New research suggests automation has had a bigger impact on the U.S. workforce than previously thought, with a series of studies conducted by MIT economics professor Daron Acemoglu and Boston University assistant professor Pascual Restrepo suggesting each new robot introduced to the market replaces approximately 3.3 jobs.

Their work identifies 1987 as the inflection point where jobs lost to automation stopped being replaced by an equal amount of physical jobs.

Within industries adopting automation, Acemoglu and Restrepo found that while 17 per cent of jobs were lost, or displaced, between 1947 and 1987, about 19 per cent of jobs were added to the market, or reinstated.

Between 1987 and 2016, 16 per cent of jobs were displaced, and only 10 per cent of jobs were reinstated.

“A lot of the new job opportunities that technology brought from the 1960s to the 1980s benefitted low-skill workers,” Acemoglu said in a statement.

“But from the 1980s, and especially in the 1990s and 2000s, there’s a double whammy for low-skill workers: They’re hurt by displacement, and the new tasks that are coming, are coming slower and benefitting high-skill workers.”

Their paper, “Unpacking Skill Bias: Automation and New Tasks,” will appear in the May issue of the American Economic Association: Papers and Proceedings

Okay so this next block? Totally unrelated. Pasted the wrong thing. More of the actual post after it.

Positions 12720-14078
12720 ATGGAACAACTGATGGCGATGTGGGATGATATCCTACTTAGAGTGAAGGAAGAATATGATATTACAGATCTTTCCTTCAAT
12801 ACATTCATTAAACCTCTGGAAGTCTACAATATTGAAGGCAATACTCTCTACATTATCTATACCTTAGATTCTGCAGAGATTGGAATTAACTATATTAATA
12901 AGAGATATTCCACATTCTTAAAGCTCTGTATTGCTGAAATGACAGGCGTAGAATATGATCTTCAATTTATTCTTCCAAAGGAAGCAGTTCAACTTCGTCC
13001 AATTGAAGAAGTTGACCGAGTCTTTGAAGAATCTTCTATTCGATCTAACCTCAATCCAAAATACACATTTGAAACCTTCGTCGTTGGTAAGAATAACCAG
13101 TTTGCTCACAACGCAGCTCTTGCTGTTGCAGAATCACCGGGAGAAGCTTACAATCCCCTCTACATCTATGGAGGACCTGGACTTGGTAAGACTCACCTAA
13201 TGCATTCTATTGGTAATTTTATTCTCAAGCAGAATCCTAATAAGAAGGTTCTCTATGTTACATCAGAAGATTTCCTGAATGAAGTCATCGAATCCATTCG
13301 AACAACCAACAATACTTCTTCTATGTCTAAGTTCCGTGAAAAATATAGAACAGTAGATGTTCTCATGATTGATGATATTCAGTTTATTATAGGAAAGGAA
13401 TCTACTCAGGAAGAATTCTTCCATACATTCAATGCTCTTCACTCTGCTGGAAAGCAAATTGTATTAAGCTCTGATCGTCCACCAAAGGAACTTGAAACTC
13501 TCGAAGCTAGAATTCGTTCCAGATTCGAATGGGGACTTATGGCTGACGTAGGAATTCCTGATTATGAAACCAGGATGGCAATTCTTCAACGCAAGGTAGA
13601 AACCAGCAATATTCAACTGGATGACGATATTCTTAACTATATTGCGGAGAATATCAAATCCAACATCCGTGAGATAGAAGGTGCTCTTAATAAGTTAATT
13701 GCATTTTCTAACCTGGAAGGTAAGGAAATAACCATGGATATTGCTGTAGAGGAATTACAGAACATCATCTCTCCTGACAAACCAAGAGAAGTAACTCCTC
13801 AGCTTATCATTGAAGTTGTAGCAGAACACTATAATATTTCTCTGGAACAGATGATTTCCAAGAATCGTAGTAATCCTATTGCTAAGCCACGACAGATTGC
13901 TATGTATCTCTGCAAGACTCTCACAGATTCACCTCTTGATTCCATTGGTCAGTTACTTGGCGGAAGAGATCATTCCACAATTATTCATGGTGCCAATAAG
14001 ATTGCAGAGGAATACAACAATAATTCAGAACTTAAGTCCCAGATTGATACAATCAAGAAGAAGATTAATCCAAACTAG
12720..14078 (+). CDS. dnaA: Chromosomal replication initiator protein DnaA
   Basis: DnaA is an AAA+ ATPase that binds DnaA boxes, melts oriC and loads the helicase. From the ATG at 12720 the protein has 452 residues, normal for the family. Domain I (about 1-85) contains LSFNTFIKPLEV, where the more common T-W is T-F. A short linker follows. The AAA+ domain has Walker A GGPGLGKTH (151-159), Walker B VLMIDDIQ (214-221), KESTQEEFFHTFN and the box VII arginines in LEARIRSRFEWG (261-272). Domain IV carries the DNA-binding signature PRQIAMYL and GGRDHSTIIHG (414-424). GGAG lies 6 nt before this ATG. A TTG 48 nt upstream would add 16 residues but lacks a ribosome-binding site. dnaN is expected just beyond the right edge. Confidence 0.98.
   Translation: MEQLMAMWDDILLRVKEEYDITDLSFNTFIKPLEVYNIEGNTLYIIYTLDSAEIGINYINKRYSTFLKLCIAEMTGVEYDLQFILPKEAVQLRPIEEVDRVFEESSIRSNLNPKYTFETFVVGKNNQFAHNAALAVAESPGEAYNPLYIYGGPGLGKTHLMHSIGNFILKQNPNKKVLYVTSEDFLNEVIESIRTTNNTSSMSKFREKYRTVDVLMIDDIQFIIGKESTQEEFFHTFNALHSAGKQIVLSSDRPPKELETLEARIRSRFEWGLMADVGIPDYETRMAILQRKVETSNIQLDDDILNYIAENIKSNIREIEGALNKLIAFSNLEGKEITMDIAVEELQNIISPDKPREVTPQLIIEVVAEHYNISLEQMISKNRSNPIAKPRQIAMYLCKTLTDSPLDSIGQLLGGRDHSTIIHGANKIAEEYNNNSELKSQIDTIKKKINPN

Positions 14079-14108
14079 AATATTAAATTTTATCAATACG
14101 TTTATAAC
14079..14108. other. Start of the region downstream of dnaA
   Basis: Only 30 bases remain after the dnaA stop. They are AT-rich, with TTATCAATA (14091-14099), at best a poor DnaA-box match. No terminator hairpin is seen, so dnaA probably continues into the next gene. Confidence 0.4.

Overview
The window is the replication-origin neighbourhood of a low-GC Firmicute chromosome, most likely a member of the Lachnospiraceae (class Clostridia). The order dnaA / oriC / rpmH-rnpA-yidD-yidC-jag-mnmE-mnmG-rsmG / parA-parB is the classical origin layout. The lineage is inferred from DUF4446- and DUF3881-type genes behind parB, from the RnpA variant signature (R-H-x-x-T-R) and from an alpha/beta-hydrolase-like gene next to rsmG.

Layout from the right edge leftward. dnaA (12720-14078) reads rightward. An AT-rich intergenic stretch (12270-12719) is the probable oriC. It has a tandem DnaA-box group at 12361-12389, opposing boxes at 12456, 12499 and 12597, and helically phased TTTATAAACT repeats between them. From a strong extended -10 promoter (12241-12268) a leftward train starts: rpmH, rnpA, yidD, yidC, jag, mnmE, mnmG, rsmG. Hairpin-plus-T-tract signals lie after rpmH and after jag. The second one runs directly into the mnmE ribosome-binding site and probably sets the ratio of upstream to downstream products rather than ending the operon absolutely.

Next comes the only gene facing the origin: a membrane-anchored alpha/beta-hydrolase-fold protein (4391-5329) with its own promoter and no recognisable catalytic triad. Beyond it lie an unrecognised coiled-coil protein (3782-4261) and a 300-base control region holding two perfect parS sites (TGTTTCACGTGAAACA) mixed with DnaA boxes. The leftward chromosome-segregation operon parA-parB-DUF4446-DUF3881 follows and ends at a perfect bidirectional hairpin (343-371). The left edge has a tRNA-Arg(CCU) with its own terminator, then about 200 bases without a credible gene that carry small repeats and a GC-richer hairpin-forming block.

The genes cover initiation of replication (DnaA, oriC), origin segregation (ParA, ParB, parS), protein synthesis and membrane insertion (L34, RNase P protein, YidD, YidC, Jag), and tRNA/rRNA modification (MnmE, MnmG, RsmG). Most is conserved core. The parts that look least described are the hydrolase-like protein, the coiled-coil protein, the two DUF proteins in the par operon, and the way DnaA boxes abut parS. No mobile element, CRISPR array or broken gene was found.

VIDEO: More about the digital skills gap

Sounding the alarm on the digital skills gap

In addition to automation snapping up physical jobs, technological advances are creating a global talent divide that’s more than doubled in the past decade. 

Some employers are taking preventative measures. Last summer, Amazon announced plans to invest US$700 million to retrain 100,000 employees – or a third of its U.S. workforce – in new technologies in a bid to remain competitive.

The initiative — called  Upskilling 2025 — aims to offer employees access to six different programs that focus on a variety of tech skills, like machine learning and software engineering.

April report suggests workers of colour most at-risk

Last month, the National Skills Coalition (NSC) released a report warning that workers of colour are at risk of falling behind.

According to the NSC:

  • Black employees, who make up about 12 per cent of the total U.S. workforce, represent 21 per cent of all workers with limited digital skills.
  •  35 per cent of Latinx workers say they have no digital skills.
  • Asian American and Pacific Islander workers, who represent 5 per cent of the total workforce, make up about 4 per cent of all workers with no digital skills, and 7 per cent with limited skills.
  • Approximately 33 per cent of all immigrant workers have no digital skills and 29 per cent have limited skills.
  • White workers appear to be the least likely to lack digital literacy. This group makes up 67 per cent of the workforce, but only 44 per cent of all employees with no digital skills and 50 per cent of all employees with limited digital skills.

“Data on Native Americans and multi-racial individuals, however, is unavailable due to low sample size,” the NSC says.

Not all ‘doom and gloom’

Even though their studies focused on job displacement due to automation, Acemoglu and Restrepo say technological advances can benefit workers.

In a statement, Acemoglu says the net negative consequences of technology on jobs is not inevitable — and we could find ways to create job-enhancing technologies, rather than job-replacing ones.

“It’s not all doom and gloom,” says Acemoglu. “There is nothing that says technology is all bad for workers. It is the choice we make about the direction to develop technology that is critical.”